A little known fact about Kitchens Of Distinction's leader Patrick Fitzgerald is that he, like The Cult's Ian Astbury, lived here in Hamilton for part of his formative years.
"I lived in Hamilton for three years, about '73 to '76, when I was 10," said Fitzgerald from London recently. "It was incredible. I actually went to school and didn't have to learn anything. It was a laugh."
Fitzgerald's father was a professor of medicine at McMaster University, and although the 30-year-old doesn't admit to remembering much of his tenure in The Hammer, he does remember the efforts of getting back into the U.K.
This reinforces the idea that The Hammer came out of Hamilton's music and arts scenes. A March 4, 1993 article on upcoming events reported a musical act called "The Hammer All-Star Female Band", which featured Laura Arbuckle, Alex Bell, Rita Chiarelli, Constance, Susan George, Leslee Grant, Zena Haggerty, Jude Johnson, Raphel Keelan, Monica Knott, Cindy LeMaitre, Laura Mattsson, Donna Panchezak, Linda Somerville, Tiffany T and Naomi Taylor.
An October 7, 1993 piece by Jamie Tennant calls Hamilton "The Hammer":
An evening in one of Hamilton's rounder bars (round: "a little excessive" according to Tom Wilson) can change your life. Suddenly, Roseanne Arnold will be your definition of upper crust.
Yes, any way you slice it, life in the Hammer is one fun-filled ride through the House Of Horrors. If you're a fan of funhouses, you're a fan of Hamilton.
A March 31, 1994 article by Nick Krewen reviews the album Criminal Zero by The Forgotten Rebels. The second track is "The Hammer" (yes, it's on YouTube), which Krewen calls "the band's Hamilton tribute".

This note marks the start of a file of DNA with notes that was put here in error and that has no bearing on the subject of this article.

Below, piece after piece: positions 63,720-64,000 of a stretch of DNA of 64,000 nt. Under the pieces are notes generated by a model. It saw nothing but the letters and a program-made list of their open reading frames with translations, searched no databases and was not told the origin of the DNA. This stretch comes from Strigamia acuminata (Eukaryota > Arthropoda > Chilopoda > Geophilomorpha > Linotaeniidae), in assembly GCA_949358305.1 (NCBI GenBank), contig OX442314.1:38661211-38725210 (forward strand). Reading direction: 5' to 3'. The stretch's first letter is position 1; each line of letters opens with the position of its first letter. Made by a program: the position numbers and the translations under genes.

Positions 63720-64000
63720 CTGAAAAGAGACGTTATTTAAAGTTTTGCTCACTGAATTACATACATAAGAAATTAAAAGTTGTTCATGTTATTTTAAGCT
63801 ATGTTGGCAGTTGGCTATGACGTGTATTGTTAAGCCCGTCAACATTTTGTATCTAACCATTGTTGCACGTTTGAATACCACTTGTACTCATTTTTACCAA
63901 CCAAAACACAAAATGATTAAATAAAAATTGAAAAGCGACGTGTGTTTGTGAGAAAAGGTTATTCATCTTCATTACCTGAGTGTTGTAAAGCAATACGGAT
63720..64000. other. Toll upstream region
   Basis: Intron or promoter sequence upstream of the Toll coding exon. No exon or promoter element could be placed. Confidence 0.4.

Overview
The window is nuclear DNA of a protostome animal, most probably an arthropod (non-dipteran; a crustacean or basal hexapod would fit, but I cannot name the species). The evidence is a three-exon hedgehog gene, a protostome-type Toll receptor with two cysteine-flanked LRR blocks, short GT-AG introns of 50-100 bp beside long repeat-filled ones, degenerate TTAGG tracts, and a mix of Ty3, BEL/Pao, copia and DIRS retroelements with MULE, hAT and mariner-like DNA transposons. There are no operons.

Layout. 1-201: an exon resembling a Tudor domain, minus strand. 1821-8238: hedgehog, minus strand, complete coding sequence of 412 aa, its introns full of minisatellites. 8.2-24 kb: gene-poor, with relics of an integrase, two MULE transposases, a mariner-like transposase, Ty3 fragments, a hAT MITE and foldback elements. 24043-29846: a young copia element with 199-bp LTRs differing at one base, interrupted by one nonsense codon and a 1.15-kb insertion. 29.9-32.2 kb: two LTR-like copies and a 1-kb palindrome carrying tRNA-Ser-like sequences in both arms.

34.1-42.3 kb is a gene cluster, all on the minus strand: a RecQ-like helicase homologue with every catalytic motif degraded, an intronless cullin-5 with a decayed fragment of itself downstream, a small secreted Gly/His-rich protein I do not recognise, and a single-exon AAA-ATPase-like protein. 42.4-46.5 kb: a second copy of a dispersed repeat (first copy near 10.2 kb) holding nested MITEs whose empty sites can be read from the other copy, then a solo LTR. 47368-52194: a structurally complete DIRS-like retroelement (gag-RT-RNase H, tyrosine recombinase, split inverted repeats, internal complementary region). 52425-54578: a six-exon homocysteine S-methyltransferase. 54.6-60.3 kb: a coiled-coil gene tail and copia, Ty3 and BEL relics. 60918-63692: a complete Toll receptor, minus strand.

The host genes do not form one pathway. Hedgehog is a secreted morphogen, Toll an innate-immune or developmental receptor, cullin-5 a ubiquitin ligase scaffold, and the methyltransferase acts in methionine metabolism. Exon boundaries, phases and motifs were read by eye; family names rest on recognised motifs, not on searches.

A December 1, 1994 article by Bruce Mowat notes the proliferation of Hamilton bands with "Hammer" in their names:
This year, there has been a proliferation of "Hammer" bands. Not surprisingly, many of them hail from the "Hammer" (a hep term for Hamilton).
Goo Hammer, Thrill Hammer, Armed And Hammered . . . the list goes on. One wonders if all these bands are looking for a dream bill with the Nails.
A December 15, 1994 article by Nick Krewen has the headline, "Local albums do The Hammer proud". It includes a review of the compilation album Salient Still by Great Slave Records, which I loved when it came out and which I almost certainly still have in a box somewhere, next to the follow-up compilation Ruby Karma.
A November 16, 1995 article by Bruce Mowat on Teenage head's new album Head Disorder refers to them as "The Head from the Hammer".
And here's something interesting: apparently Max Webster played a show at "The Hammer Cafe, Hamilton Convention Centre" on January 26, 1996.
David Wilcox performed an acoustic show at The Hammer Cafe on July 19, 1996. Moist (remember them?) played The Hammer Cafe on February 8, 1997. And The Commitments played there in November 1997.
A An October 21, 1999 article adds The Hammer to the pantheon of Canadian place nicknames in an article about Great Big Sea playing at the Hammer Cafe: "The boys from The Rock are returning to the Hammer."